As I mentioned previously, I've been listening to various software and technology podcasts recently. This was great while I was taking the bus to work during the winter, but now that I'm back on my bike I don't have as much time to listen. I have to get a bit more selective. I had started listening to Herding Code for some reason, I just came across it and it sounded potentially interesting. After listening to a few episodes though, I was getting a bit tired of it because they just seem to talk amongst themselves without much useful content.
Today, I was listening and came across the following in Episode 21: Real World Development:
(44:37) Kevin Dente: To a certain extent I see what you're saying that the "if it ain't broke don't fix it" mentality can definitely bite you in the butt if you're missing chances for improvements in your process or your applications because you're so afraid to touch things that you're sort of frozen in time. Again I think we're bringing it back to test driven development and having the confidence to change those things while not destabilizing a running system is a huge enabler for that sort of change. Not just from a technology perspective but from a process perspective, we can significantly improve our effectiveness if we make so and so and so changes and you're able to do that and not stuck because the developer who wrote that code five years ago has long since quit and nobody knows how it works.
(45:45) Jon Galloway: Or in our case, actually had perished. There (ha ha) was in the courtyard at our financial institution there was a bench and the bench had this guy's name on it and apparently he had written a lot of the authorization code and then had perished of a heart attack (ha ha ha) and everyone afterwards would kick the bench when they walked by it because it was just it was the kind of code where you had to add a column to a table every time you wanted to add a new user type, that kind of deal.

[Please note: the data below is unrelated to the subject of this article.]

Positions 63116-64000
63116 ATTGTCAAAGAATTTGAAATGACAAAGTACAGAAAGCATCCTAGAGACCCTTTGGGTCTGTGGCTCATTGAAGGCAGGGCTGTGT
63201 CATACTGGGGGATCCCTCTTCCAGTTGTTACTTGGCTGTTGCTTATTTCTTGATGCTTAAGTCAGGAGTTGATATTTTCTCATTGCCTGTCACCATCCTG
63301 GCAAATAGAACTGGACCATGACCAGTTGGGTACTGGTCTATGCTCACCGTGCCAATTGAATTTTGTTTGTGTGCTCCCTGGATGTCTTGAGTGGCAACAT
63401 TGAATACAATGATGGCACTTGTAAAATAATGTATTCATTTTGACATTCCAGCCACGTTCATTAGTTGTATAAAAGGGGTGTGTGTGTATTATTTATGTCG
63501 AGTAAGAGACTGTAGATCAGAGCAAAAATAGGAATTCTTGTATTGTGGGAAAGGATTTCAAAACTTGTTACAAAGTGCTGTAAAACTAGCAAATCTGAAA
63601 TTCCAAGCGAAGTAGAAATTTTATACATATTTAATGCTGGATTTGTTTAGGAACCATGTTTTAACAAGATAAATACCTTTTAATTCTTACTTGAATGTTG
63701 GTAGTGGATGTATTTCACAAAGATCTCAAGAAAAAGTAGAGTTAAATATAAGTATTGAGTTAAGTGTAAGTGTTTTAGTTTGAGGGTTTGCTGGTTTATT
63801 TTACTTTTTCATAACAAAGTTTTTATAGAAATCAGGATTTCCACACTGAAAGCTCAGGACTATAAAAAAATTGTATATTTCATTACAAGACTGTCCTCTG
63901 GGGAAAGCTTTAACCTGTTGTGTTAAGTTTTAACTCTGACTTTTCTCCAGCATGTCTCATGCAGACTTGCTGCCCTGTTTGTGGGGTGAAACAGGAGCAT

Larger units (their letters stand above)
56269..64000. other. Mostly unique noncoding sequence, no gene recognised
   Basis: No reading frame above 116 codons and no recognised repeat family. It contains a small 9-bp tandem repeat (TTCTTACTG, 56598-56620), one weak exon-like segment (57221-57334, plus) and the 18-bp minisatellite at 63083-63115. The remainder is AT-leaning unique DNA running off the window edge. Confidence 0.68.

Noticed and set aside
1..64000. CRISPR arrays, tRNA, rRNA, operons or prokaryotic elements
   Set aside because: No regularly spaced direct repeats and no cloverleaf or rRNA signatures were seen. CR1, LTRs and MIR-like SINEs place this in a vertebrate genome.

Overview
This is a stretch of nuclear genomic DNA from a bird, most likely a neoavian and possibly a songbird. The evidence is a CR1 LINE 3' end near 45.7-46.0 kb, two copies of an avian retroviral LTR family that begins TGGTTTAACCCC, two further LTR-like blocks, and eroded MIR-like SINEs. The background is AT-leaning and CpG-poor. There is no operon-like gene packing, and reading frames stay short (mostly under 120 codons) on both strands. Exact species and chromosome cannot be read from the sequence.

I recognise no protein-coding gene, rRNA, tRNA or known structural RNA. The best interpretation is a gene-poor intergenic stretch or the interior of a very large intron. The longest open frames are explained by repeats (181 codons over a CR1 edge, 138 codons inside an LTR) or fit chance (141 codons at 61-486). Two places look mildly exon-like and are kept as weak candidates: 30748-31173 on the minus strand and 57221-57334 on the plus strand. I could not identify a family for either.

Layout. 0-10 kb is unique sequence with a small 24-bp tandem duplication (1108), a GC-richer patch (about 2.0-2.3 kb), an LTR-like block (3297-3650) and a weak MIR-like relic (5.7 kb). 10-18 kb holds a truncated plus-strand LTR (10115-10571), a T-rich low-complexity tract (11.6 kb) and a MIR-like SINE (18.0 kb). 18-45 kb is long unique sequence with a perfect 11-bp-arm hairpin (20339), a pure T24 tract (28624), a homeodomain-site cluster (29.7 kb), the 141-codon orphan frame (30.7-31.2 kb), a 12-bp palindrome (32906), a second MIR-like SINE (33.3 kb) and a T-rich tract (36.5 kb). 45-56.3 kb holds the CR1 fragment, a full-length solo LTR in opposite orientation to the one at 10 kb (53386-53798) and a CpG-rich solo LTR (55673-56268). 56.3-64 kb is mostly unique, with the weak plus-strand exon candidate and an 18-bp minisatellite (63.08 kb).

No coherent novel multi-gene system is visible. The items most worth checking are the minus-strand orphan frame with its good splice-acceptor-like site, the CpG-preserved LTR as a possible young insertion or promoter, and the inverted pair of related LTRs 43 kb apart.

(46:26) Kevin Dente: So, we've talked a little bit about test driven development and some design stuff ...
I could hardly believe my ears. Who has so little respect for their fellow human that they would literally kick a memorial to somebody who was unfortunate enough to have suffered a fatal heart attack? Maybe some of his code wasn't designed as well as it could have been, but look at the bigger picture. Perhaps he left behind a wife and kids, what would they think if they knew his bench was getting kicked by a bunch of malfeasants who used to work with him? And then to laugh about it so heartily on a public podcast?
I'm done with these guys. I've already spent too much time writing this up.